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The token Lama…they DO spit!

 

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Javier Millership and Robert Kass in front of the iconic view of Machu Picchu

 

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The amazing carved stones in Machu Picchu

 

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Inca homes in amazing condition

 

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More amazing stonework at Machu Picchu

 

Javier and I start the slow climb to the top of the mountain to get the better view of the Inca ruins; needless to say, I am gasping for air taking all the time I need to climb one step at a time. At some point, a gentlemen in his 80’s skips right by me, totally fine and with no sign of effort whatsoever; he stops and tells me: “Your breathing is too high…slow down young man, there is no rush to get to the top! Ohh and by the way…I’m a doctor!”. Clearly, I am now totally humiliated witnessing grandpa skipping by me as if he was a 20 year old while I’m gasping to make the next step (time to stop smoking!!!). So much is to be said about Machu Picchu, but my blog is less about the history and more about the personal experience, so I’ll let you do your own reading on the millions of articles written about Machu Picchu and I’ll just tell you that it is definitely a one in a lifetime experience that needs to be done if you have the opportunity; no words can describe how awesome this place is. Regretfully, it’s time to leave and make our way to Cusco. Once again, we go down the terrifying narrow street to Agua Caliente where, after a 2 Pisco Sour stopover at the local bar, we stumble on the train to Cusco.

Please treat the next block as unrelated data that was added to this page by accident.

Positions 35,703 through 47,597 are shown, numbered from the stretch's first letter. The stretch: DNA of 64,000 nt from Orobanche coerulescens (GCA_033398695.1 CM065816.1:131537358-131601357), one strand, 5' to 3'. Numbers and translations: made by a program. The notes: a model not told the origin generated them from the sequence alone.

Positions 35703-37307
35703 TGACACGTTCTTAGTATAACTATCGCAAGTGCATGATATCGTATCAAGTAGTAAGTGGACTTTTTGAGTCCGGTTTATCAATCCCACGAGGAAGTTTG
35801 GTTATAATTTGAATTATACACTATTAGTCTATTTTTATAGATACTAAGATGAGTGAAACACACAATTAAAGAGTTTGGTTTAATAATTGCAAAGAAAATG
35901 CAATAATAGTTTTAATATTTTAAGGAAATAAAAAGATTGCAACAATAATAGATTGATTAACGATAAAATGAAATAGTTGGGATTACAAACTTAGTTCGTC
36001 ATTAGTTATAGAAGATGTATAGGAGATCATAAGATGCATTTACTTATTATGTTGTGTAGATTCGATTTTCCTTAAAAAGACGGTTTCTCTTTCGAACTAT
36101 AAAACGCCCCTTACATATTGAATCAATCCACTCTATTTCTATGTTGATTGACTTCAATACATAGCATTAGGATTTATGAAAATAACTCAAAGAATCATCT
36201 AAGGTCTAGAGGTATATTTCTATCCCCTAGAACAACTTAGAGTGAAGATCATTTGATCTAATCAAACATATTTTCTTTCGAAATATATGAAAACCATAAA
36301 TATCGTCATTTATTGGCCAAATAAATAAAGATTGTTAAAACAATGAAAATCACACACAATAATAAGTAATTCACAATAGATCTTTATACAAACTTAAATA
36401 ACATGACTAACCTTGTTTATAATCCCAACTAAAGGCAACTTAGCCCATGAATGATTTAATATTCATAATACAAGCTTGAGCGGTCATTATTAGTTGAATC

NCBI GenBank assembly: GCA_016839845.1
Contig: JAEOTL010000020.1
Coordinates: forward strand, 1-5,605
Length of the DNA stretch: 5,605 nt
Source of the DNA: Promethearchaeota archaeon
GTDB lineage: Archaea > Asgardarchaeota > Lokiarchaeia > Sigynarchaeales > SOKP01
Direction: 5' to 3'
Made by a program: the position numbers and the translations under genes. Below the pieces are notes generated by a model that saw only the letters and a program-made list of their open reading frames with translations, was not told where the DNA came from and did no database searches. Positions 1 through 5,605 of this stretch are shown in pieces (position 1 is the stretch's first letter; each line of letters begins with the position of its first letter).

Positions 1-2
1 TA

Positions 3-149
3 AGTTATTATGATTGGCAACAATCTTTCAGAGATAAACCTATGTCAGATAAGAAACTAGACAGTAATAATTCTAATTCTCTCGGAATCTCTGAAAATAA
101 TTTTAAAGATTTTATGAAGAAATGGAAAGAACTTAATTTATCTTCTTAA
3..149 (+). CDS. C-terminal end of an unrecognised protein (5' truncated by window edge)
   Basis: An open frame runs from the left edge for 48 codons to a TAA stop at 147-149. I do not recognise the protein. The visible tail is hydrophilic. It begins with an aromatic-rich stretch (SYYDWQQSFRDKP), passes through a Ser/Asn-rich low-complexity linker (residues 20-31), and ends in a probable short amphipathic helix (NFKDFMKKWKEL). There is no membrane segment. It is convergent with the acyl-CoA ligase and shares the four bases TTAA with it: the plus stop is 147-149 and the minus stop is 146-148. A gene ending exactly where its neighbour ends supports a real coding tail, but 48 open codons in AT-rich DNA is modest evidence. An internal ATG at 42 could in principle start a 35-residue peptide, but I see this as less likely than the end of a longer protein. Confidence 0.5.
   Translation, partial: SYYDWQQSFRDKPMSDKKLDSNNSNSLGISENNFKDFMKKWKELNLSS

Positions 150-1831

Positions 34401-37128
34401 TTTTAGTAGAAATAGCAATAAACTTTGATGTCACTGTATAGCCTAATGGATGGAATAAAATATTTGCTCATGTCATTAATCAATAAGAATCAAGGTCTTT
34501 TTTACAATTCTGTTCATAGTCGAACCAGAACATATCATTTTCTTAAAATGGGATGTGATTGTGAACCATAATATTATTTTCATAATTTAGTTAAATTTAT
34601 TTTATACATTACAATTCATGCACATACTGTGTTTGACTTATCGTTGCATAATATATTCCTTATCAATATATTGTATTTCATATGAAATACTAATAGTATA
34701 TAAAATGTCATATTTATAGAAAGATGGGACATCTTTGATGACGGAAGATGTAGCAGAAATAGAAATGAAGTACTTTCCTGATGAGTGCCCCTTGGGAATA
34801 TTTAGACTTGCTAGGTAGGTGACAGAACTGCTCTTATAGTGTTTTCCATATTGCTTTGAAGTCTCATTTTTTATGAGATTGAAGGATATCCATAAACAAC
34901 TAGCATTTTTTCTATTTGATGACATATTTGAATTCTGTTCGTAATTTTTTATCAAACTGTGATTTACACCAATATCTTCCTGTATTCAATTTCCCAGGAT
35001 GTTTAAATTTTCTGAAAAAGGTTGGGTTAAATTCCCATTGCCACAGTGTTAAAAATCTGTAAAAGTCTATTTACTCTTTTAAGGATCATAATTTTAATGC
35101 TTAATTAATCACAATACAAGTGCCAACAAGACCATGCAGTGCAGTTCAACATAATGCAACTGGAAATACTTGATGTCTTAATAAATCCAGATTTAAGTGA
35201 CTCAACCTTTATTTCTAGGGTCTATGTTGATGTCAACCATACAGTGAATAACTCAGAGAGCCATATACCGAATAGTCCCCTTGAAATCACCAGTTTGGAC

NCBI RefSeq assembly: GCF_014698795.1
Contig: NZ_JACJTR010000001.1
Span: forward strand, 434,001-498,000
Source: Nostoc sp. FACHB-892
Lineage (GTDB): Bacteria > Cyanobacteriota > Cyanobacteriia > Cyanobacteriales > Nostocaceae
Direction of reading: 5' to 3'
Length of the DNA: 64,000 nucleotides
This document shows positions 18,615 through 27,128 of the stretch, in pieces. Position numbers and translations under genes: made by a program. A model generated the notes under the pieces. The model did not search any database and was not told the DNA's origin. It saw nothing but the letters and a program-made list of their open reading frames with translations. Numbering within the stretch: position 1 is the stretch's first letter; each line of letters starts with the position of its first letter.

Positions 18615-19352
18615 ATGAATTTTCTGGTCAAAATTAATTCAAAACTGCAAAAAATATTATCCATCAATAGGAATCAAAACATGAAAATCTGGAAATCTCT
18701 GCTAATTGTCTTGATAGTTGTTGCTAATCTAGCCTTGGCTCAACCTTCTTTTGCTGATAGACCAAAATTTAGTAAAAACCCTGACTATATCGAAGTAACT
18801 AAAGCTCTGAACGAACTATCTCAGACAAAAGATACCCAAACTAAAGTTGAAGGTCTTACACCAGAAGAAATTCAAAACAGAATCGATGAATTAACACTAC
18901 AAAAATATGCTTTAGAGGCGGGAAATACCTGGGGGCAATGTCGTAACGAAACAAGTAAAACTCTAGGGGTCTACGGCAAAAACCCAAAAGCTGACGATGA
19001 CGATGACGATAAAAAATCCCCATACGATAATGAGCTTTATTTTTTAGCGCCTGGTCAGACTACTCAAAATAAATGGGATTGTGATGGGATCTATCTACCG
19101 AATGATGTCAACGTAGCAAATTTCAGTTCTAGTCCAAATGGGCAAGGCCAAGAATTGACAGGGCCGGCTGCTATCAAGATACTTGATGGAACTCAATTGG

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Train ride back to Cusco

 

It’s now 9pm in Cusco and Javier is adamant on going to his favorite Pub in Cusco: Paddy’s (www.paddysirishbarcusco.com), with it’s claim to be the highest Pub in the world at 15,000 feet above sea level (how can you even drink booze when you cab barely breath? I guess I’ll find out soon enough). The town of Cusco, the old capital of the ancient Inca Empire, is absolutely beautiful and charming; here you really feel the lack of oxygen and any movement is a challenge. But nothing will stop these two semi-English lads from going to the pub for a few pints of beer and some Shepard’s pie!!! Another charming fact about high altitude is that you get twice as drunk with anything you drink, so after a few cocktails, Javier and I have barely enough strength to get back to the hotel. Reading back this post it looks like I’m always drinking and drunk, but I assure you, it’s not the case!!!! When in Rome…

 

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Paddy’s Pub in Cusco

 

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Interior of Paddy’s Pub

 

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Cusco charming colonial town square

 

It’s time for bed and Javier chose this centrally located hotel with rooms as large as a she box (literally!!!). Needless to say, I won’t write about this hotel for I would never suggested it to anyone…regardless of its central location! I think Javier was drunk when he booked it! Tomorrow we go back to Lima for the last few days before going back to LA. Where is my oxide tank?